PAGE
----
On This Day
371 BC – The Battle of Leuctra shatters Sparta’s reputation of military invincibility
The Battle of Leuctra (Greek: Λεῦκτρα, Leûktra) was a battle fought on 6 July 371 BC between the Boeotians led by the Thebans, and the Spartans along with their allies amidst the post-Corinthian War conflict. The battle took place in the neighbourhood of Leuctra, a village in Boeotia in the territory of Thespiae. The Theban victory shattered Sparta’s immense influence over the Greek peninsula, which Sparta had gained long before its victory in the Peloponnesian War a generation earlier.
Born On This Day
1912 – Molly Yard, American feminist (d. 2005)
Mary Alexander “Molly” Yard (July 6, 1912 – September 21, 2005) was an American feminist of the late 20th century who was an assistant to First Lady Eleanor Roosevelt, and later a U.S. administrator, social activist and feminist, who served as National Organization for Women (NOW)’s eighth president from 1987 to 1991 and was a link between first and second-wave feminism.
Charles Edward Daniels (October 28, 1936 – July 6, 2020) was an American singer, songwriter and multi-instrumentalist known for his contributions to Southern rock, country, and bluegrass music. He was best known for his number-one country hit “The Devil Went Down to Georgia”. Daniels was active as a singer and musician since the 1950s. He was inducted into the Cheyenne Frontier Days Hall of Fame in 2002, the Grand Ole Opry in 2008, the Musicians Hall of Fame and Museum in 2009, and the Country Music Hall of Fame in 2016.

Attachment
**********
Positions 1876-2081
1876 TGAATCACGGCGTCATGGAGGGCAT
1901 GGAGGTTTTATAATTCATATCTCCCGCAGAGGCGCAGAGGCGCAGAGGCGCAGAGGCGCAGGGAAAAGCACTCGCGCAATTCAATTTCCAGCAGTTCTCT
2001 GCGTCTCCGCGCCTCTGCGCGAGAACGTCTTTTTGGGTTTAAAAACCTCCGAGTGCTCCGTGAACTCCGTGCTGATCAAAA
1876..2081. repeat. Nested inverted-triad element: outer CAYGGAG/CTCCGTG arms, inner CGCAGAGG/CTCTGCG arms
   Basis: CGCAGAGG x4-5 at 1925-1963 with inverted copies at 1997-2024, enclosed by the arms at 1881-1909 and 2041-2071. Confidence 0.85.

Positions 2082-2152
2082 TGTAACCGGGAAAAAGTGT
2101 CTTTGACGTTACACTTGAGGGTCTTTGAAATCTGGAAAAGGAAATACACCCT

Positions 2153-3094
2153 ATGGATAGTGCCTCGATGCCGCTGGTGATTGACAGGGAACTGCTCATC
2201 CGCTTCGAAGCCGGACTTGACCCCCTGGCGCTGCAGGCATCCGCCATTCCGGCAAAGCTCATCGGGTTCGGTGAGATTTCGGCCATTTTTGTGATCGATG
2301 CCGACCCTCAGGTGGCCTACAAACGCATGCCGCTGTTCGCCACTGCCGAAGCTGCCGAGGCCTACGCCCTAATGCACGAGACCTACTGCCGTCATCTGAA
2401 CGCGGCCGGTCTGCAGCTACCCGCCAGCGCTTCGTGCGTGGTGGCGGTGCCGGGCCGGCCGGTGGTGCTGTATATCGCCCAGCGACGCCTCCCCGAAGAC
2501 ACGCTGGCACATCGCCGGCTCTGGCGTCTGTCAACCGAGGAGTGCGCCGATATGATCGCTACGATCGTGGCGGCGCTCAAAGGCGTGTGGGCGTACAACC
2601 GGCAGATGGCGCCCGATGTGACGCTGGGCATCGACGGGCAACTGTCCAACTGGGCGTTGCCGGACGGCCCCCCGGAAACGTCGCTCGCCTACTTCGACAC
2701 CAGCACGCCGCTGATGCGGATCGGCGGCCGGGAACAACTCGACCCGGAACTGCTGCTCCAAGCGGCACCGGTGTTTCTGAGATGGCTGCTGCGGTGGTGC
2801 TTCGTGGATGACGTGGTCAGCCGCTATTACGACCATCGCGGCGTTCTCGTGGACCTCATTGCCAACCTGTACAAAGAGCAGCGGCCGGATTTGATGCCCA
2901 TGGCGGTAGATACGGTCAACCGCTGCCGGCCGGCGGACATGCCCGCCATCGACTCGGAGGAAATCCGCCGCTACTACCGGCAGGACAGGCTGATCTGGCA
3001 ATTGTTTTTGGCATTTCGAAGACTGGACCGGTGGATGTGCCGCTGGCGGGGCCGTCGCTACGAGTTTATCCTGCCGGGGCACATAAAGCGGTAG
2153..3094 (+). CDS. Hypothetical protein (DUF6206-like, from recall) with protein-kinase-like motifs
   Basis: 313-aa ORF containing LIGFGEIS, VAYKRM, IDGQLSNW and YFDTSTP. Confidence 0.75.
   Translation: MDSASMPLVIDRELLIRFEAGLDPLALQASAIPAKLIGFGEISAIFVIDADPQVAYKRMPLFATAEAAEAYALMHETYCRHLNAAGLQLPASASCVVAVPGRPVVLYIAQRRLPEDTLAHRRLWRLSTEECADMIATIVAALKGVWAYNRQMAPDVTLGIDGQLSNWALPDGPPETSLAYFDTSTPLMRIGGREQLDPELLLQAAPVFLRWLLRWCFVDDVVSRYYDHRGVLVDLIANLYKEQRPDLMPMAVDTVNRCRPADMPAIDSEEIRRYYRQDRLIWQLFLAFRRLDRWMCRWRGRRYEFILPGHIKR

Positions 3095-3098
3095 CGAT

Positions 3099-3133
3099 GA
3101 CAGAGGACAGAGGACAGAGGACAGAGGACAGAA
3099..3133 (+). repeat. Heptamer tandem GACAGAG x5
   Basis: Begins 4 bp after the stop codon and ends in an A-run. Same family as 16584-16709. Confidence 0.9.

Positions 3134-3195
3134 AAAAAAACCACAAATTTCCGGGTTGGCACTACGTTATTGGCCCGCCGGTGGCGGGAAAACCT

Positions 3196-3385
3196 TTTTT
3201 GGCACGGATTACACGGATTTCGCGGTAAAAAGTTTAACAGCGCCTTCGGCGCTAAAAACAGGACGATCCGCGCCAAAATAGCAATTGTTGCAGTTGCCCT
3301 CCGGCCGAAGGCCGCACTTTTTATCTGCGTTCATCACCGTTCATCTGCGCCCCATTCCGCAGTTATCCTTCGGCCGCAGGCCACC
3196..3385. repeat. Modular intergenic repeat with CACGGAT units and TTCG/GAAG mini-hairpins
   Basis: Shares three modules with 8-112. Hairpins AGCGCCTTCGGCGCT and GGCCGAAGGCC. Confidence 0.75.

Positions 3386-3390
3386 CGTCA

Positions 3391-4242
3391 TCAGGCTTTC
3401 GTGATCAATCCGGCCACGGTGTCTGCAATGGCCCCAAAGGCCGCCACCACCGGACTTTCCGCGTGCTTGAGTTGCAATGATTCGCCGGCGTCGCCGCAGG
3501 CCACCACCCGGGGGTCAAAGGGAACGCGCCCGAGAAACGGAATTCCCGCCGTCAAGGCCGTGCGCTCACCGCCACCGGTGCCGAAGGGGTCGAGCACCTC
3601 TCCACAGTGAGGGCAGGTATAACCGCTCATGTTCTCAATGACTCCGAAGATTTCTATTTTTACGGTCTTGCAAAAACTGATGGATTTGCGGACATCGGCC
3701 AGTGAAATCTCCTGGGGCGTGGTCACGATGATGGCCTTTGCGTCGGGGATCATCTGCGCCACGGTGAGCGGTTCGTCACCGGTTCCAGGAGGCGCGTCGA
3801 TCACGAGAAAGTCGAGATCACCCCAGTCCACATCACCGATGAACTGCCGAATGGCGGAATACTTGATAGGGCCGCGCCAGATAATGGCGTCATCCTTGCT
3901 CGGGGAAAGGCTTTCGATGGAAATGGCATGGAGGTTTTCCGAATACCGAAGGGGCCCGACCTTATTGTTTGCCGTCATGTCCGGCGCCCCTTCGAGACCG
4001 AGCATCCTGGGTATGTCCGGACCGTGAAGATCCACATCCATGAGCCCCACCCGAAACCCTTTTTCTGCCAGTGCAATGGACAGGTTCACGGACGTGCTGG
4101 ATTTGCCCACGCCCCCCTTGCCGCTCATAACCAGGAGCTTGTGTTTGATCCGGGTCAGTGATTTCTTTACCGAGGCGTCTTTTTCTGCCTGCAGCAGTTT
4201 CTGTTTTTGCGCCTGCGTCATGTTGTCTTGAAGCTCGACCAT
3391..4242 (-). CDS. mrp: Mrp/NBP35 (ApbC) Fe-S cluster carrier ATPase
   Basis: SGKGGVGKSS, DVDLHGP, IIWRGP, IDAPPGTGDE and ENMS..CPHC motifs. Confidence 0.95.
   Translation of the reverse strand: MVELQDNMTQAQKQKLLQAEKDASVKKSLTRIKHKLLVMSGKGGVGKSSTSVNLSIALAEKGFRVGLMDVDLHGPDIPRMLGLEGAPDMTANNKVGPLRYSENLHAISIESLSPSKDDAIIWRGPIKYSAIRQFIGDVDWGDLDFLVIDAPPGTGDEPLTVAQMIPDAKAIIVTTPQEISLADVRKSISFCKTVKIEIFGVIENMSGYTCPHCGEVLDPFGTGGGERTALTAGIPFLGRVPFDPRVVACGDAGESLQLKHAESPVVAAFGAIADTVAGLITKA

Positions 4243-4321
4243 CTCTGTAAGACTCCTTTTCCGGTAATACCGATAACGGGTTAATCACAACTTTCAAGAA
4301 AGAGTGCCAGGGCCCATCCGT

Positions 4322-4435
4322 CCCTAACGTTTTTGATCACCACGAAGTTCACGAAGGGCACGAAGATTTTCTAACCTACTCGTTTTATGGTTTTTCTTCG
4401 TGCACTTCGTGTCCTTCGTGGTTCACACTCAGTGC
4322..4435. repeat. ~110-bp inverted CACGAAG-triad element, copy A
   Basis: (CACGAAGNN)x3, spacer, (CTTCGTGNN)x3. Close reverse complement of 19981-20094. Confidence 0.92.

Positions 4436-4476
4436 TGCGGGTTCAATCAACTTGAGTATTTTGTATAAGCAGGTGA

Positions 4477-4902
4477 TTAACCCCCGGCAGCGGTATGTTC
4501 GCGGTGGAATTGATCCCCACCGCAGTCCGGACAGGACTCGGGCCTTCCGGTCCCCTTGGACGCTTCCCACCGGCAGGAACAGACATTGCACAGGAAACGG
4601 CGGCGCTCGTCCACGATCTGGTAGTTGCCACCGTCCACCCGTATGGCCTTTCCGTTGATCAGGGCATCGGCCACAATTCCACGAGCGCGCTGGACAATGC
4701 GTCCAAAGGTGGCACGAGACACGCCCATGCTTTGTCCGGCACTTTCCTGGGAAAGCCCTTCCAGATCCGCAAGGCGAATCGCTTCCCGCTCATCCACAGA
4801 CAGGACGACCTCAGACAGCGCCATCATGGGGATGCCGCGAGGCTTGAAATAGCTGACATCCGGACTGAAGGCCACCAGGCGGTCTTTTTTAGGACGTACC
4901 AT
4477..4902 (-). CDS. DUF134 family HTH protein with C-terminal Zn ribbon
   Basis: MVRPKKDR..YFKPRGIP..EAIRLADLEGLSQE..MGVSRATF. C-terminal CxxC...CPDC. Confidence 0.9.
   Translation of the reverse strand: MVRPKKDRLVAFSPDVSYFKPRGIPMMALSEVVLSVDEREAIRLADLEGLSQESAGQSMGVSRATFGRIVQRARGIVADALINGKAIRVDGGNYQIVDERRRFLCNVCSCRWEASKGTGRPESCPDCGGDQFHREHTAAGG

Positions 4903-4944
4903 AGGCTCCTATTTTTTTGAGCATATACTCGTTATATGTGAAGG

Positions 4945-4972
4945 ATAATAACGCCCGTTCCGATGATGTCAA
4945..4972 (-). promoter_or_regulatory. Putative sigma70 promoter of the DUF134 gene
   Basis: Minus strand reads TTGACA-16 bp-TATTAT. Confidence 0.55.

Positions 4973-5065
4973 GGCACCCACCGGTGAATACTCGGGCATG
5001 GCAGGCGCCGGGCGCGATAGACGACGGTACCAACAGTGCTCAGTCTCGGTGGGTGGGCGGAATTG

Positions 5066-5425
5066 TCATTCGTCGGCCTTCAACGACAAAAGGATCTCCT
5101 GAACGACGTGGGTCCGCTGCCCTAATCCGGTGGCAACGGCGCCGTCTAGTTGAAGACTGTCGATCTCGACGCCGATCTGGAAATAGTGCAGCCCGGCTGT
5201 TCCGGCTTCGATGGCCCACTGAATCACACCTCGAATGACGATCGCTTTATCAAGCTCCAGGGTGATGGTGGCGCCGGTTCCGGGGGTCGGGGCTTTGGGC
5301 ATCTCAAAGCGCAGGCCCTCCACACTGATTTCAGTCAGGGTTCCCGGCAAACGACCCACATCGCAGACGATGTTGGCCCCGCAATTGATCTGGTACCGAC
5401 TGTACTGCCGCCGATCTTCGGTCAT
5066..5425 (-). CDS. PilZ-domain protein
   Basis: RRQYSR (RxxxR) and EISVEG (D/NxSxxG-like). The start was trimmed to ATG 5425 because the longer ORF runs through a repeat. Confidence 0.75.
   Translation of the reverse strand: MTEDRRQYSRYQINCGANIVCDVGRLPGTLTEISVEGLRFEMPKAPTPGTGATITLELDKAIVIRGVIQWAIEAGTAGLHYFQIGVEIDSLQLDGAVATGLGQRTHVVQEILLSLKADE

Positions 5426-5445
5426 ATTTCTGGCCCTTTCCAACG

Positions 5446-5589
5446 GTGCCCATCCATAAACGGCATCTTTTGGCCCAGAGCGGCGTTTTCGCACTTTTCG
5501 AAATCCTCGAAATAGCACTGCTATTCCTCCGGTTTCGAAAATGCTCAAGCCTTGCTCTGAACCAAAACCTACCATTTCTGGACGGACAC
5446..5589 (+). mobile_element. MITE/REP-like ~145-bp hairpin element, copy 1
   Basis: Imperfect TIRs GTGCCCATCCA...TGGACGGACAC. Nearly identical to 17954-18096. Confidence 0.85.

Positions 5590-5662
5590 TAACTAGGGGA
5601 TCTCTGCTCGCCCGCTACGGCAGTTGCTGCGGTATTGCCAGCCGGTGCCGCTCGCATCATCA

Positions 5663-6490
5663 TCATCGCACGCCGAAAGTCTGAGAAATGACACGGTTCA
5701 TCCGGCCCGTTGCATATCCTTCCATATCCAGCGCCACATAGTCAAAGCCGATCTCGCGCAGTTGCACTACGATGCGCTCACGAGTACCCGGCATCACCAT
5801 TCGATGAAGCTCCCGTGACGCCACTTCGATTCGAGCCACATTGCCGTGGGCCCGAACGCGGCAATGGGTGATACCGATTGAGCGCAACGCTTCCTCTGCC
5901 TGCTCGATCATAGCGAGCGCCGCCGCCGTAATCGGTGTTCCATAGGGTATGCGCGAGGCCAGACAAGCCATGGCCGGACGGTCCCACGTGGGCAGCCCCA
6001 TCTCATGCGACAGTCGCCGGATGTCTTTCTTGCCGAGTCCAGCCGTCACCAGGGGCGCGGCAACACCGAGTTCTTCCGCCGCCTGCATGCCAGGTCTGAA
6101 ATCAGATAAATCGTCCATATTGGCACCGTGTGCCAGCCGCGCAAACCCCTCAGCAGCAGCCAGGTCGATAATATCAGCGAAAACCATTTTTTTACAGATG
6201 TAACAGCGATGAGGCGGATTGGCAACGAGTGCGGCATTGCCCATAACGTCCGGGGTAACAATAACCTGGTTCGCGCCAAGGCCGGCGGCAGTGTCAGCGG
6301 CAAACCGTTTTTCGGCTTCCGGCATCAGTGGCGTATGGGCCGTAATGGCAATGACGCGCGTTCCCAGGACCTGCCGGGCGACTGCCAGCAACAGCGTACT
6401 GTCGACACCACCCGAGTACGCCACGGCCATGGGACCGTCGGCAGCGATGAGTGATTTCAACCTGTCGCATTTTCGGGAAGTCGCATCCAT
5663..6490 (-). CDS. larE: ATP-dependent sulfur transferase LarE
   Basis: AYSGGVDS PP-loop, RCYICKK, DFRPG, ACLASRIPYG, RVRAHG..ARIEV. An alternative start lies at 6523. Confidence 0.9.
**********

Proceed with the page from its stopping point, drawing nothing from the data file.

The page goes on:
Ennio Morricone, OMRI (Italian: [ˈɛnnjo morriˈkoːne]; 10 November 1928 – 6 July 2020) was an Italian composer, orchestrator, conductor, and trumpet player who wrote music in a wide range of styles. Morricone composed over 400 scores for cinema and television, as well as over 100 classical works. His score to The Good, the Bad and the Ugly (1966) is considered one of the most influential soundtracks in history and was inducted into the Grammy Hall of Fame. His filmography includes over 70 award-winning films, all Sergio Leone’s films since A Fistful of Dollars, all Giuseppe Tornatore’s films since Cinema Paradiso, The Battle of Algiers, Dario Argento’s Animal Trilogy, 1900, Exorcist II, Days of Heaven, several major films in French cinema, in particular the comedy trilogy La Cage aux Folles I, II, III and Le Professionnel, as well as The Thing, Once Upon A Time In America, The Mission, The Untouchables, Mission to Mars, Bugsy, Disclosure, In the Line of Fire, Bulworth, Ripley’s Game and The Hateful Eight.